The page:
Not All Rescue Dogs Make Remarkable Transformations – And That’s OK!

At iHeartDogs, we share incredible stories of dogs overcoming neglect, abuse, and homelessness to become healthy, well-adjusted family pets. While this is often the case, not all rescue dogs can be fully rehabilitated.

Some live with debilitating fears and phobias, others cannot safely coexist with children or other dogs. And you know what? It’s time to accept that that’s okay.

Not all dogs can live up to the perfectly trained, shiny-coated pups we see in the movies. Some have scars, both physical and emotional. But that does not mean they don’t know how to love; and it certainly does not mean they don’t deserve a safe, stable home.

Rosie came into my life five years ago. It was the day after Thanksgiving. I was scrolling through my Facebook feed, when I saw a post from an area rescue group.

It was a desperate plea for shares, fosters and adopters. The shelter was over-crowded, and dozens of dogs were slated for euthanasia unless they found placement fast.

Rosie’s photo caught my attention. She was just an average black and tan hound mix, but her eyes looked so sad and wise. She stared past the photographer, and from her mouth peaked the most endearing flash of pink tongue. I was smitten.

Less than five hours later, Rosie was wandering nervously around my house, trying to acclimate herself to her new surroundings. She was a senior (about 11-years-old), and I would soon find out she had myriad health problems.

Her recent spay incision was infected and oozing pus. Her coat was dry, brittle, and falling out in clumps. Most of her teeth were either missing or broken. She smelled so horrible I had to drive home with all four windows down despite the cold.

Later that night, she broke with a deep, hacking cough. X-rays showed that Rosie’s lungs were full of congestion. She also had a degenerative condition in her spine, as well as bone spurs and arthritis throughout her entire body. According to the vet, it was shocking she could even stand, let alone walk.

We left the clinic with an arsenal of antibiotics, anti-fungals, steroids, and pain meds. If her lungs cleared up, we’d know her cough stemmed from an infection. If not, we were likely dealing with end-stage heartworm disease or advanced lung cancer.

Within days, Rosie’s cough improved. She was more energetic during the day and sleeping better at night. She even started to play in her own unique way.

Instead of squeaking or fetching a toy, Rosie would simply grab her favorite lamb, and toss it up into the air once or twice. It doesn’t sound like much, but these moments were a huge breakthrough because they were the only times Rosie ever wagged her tail or let her guard down.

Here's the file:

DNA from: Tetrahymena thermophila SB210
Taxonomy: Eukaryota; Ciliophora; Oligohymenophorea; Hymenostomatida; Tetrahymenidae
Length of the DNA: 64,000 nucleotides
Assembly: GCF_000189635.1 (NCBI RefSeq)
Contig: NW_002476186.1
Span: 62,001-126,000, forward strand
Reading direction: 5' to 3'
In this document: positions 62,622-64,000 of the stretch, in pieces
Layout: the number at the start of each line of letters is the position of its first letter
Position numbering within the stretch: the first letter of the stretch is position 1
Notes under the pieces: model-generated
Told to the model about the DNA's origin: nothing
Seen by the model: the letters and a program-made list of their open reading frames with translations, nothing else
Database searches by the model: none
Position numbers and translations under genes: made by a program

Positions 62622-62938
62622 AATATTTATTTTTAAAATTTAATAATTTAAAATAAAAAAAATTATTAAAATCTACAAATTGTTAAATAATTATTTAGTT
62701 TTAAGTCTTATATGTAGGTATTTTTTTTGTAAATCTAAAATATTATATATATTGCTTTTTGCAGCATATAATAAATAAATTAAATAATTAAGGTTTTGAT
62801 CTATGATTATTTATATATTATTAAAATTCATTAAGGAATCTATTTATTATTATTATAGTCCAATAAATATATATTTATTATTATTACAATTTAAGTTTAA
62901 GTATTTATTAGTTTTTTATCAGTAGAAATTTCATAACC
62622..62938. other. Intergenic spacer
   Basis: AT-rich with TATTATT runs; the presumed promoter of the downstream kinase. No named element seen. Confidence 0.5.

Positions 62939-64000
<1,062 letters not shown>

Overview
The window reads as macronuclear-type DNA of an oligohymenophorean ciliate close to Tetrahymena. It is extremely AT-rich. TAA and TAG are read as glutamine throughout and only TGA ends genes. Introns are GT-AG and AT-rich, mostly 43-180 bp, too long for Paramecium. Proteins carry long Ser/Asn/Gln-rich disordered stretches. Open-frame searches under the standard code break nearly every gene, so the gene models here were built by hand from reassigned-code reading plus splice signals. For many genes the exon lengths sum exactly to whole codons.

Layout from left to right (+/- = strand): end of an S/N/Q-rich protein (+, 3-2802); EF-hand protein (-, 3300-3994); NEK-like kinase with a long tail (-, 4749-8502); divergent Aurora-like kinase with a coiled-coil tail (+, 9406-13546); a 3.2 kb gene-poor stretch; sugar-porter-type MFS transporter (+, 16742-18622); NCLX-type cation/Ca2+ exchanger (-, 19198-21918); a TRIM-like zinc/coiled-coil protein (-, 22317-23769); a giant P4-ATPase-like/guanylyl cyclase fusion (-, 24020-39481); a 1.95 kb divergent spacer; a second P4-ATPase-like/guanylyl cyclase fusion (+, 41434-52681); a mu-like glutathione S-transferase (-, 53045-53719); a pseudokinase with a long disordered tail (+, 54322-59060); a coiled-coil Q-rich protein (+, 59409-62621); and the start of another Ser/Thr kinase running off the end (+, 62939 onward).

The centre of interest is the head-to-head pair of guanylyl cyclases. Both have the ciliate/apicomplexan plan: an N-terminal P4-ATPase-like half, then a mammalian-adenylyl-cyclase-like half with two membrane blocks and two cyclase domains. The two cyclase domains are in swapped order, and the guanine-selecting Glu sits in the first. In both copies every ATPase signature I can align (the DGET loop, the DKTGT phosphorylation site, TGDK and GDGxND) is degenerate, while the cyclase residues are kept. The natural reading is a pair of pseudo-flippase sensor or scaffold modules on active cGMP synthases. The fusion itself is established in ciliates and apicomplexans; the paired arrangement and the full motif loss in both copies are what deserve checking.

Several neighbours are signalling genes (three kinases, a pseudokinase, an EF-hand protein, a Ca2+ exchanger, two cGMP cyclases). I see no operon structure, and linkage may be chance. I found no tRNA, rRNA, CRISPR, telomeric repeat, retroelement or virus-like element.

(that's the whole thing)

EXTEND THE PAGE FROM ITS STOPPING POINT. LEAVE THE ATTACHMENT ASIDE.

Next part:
As her health improved, I started to worry more about her behavior. She never let me out of her sight, but she was stiff and nervous when approached. Her demeanor was quiet, serious, and watchful.

On the other hand, she seemed to enjoy her walks and loved all food (except lettuce). She tolerated her dog siblings and allowed me to brush out her ever-improving coat. She even began to seek affection by leaning against my legs or nudging her head under my arm.

I explained all this to my vet, hoping for suggestions on how to make Rosie a “normal” dog. Instead, he asked me to leave the room and come back after two full minutes had passed. It felt like a lifetime as I watched the seconds tick by on my phone timer. After two minutes, I re-entered the exam room.

My vet explained that Rosie never took her eyes off the door, and as my footsteps approached, she wagged her tail the slightest bit.

“You have to learn to accept the small victories,” he said. “Before you, she was in a loud, over-crowded shelter, and who knows where she was before that? You may be the first human to ever show her kindness. She’s a little weird, but she’s safe and well cared for, and she obviously loves you. Let that be enough.”

This past November marked Rosie’s fifth year with me. She is still shy and awkward. She still prefers to play by herself. She walks with a limp and has trouble getting up after a long sleep. She suffers from fainting spells due to her weakened lungs, and her doggy dementia causes her to pace at night.

She also poops in the house. A lot.

She is by no means a “normal” dog. In many ways she is the same nervous, sickly dog I adopted five years ago, but I still consider her a success story.

Because Rosie is happy as she is, and above all else, she is loved.

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